A Weekly Q&A Column About Professionalism, Etiquette and Problems in the Workplace
by Sue Morem
You Control Your Own Feelings
Dear Sue: Two years ago my boss agreed to let an attorney in the
building use our office for his reception services. I am the only
administrative person so this meant that I was in charge of answering his
phones, collecting his mail, greeting his clients, and accepting
This attorney is condescending and rude toward women and difficult to
work with I’ve tried to please him, but it is impossible. He finds fault
with everything I do. He’s even complained to my boss about me.
We finally were able to have his reception services moved out of our
offices and in to another office in the building. Meanwhile, he has
accused me of removing signs, bad mouthing him, and causing him hardship.
When I have to see him or talk to him, I can feel my body start to
shake and my blood pressure rise. I have tried to ignore him and he has
complained to my boss that I am rude. I can't talk to him about it because
it is a losing situation; he has to "win" every conversation. My boss
won’t stand up for me either.
How do I get through this?
Sue Says: I am sorry about the challenge you are facing and
regret it is causing you so much discomfort. You have a clear sense of
what has transpired and can see the ways in which the attorney and your
boss have contributed to the problem. However, I am not sure you are as
clear about your contribution to it; you have more control over what is
happening than you think.
If you had written to me a few months ago, prior to the time the
attorney stopped using your services I assume your question to me would
not only have been “what do I do about the way this attorney treats me?”,
but also “how do I get rid of him?”
Thankfully you have gotten rid of him. You don’t have to answer his
calls or deal with him anymore, yet you continue to cringe at the sight of
him. It’s not that I don’t understand your disdain for this man, because I
do, but I do not understand why you allow him to continue to get to you.
You know this guy is difficult. You know he has treated you poorly. You
know you can’t win an argument, and that no matter what, he will find
fault with what you do. You know you are losing your strength and that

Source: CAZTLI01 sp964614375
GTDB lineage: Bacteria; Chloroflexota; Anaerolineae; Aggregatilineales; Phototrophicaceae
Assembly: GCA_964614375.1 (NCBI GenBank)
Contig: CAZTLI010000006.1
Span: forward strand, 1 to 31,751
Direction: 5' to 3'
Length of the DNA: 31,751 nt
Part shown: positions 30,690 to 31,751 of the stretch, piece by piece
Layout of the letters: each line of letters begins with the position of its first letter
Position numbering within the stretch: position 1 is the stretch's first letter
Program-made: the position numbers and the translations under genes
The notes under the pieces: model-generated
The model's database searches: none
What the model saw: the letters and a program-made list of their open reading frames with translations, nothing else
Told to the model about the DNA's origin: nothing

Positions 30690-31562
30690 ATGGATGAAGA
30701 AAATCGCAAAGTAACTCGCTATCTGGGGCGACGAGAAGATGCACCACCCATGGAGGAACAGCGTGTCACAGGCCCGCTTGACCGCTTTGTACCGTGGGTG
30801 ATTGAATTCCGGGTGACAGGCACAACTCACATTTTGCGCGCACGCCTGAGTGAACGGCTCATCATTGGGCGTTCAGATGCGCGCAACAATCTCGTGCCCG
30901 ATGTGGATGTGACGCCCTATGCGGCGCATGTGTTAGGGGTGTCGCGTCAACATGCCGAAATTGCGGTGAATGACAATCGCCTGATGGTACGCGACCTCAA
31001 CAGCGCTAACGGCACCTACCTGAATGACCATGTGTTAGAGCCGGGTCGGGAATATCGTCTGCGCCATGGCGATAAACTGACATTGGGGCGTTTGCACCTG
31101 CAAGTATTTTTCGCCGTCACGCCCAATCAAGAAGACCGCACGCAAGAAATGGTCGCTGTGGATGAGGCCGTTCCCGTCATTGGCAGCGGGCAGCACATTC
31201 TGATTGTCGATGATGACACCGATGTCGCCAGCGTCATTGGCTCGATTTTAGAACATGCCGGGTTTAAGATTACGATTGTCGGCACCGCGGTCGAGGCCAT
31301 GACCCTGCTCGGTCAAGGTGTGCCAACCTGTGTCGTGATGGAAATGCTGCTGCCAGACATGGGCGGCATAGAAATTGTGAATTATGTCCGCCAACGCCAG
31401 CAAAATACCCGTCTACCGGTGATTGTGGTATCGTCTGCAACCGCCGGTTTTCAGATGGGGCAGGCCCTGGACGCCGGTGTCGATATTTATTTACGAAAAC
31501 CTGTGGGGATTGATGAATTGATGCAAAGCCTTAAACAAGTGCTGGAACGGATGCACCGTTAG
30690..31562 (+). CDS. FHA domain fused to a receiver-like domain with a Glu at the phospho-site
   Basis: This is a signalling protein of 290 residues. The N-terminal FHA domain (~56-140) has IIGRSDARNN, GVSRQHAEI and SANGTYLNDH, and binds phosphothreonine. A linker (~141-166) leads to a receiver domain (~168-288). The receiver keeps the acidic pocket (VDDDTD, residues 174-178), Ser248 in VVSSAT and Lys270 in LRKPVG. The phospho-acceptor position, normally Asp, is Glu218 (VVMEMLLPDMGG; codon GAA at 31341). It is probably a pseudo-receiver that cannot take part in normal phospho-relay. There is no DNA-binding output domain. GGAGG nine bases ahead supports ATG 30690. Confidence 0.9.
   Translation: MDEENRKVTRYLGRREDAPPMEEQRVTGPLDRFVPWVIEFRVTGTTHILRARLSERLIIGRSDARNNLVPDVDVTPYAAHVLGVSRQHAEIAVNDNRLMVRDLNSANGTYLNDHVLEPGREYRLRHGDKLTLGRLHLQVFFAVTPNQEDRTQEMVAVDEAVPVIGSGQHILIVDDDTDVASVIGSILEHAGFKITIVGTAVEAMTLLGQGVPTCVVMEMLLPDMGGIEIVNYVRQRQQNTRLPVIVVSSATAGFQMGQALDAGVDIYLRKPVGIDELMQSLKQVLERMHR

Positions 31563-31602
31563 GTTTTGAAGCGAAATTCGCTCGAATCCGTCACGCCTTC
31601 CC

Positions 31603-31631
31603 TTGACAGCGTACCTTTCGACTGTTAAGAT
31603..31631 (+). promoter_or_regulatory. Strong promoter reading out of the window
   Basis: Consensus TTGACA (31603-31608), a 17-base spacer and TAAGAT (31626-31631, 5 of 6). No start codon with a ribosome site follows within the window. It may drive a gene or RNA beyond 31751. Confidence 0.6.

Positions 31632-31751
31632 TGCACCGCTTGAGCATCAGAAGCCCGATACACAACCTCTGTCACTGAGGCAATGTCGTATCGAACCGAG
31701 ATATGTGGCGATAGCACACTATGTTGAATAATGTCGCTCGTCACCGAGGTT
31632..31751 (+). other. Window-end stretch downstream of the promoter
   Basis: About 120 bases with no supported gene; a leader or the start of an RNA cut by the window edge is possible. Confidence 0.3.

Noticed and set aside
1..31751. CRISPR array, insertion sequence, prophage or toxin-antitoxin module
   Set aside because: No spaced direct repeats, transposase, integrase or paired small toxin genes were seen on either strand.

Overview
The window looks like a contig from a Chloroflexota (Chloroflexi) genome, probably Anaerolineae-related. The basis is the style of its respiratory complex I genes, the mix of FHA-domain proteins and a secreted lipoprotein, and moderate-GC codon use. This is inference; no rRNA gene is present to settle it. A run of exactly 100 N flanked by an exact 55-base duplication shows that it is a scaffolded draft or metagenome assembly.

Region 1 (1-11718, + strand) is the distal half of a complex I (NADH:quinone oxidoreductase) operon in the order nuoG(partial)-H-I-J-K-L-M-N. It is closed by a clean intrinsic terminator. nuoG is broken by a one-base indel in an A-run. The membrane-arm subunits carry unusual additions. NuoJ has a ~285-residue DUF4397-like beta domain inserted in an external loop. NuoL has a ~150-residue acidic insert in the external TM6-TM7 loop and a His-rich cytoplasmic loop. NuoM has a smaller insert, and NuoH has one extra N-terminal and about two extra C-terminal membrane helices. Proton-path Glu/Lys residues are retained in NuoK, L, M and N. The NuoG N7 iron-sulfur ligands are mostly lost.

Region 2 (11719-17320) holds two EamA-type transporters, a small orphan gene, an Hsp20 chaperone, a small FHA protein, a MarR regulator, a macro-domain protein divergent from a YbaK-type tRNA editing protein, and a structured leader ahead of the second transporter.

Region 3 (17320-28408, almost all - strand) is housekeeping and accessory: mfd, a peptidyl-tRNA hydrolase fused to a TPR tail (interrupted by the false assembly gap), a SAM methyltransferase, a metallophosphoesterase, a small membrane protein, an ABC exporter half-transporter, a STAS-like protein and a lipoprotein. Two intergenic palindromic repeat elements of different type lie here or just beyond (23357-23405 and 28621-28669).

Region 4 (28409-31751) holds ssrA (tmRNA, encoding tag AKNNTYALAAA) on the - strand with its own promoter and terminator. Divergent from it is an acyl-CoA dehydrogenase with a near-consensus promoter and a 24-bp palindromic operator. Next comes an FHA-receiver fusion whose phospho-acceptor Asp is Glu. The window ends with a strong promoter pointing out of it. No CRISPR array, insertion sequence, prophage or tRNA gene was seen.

this situation is taking a toll on you mentally and physically, but do you
know why? You said your boss won’t stand up for you, but have you stood up
Your feelings about the attorney are less important than your feelings
about yourself that are created every time you see him. You resent him
because he has treated you poorly, but how much of your resentment is with
yourself for allowing him to treat you this way?
As much as you dislike the way you are being treated you are allowing
it to go on. The attorney can accuse you of whatever he wants, but it does
not make you guilty. You don’t have to respond to him or his accusations.
You can tell him you’ve had enough. You can tell your boss you’ve had
enough. It’s time you establish some boundaries because as you can see,
without them, people will walk all over you.
People will push you around and push your buttons as long as you allow
them to. Just like Dorothy in the Wizard of Oz, you’ve had what you need
to get what you want all along. Dorothy simply needed to click her red
slippers and declare there is no place like home to get what she wanted,
and all you need to do is put up your hands and say “Stop.” to get what
you want. Tell him to stop the accusations, stop treating me this way,
stop dragging me into things I have nothing to do with.
If the situation doesn’t change, then you may have to make a change and
find someplace else to work. However, keep in mind that wherever you go,
you will run into difficult people who will try to take advantage of you.
When you change your behavior you will cause others to change their
behavior too. You do have more control over the situation than you think.
Sue Morem is a professional speaker, trainer and syndicated columnist. She
is author of the newly released
101 Tips for Graduates and
How to Gain the Professional Edge, Second Edition. You can contact her by email at
firstname.lastname@example.org or visit her web site at
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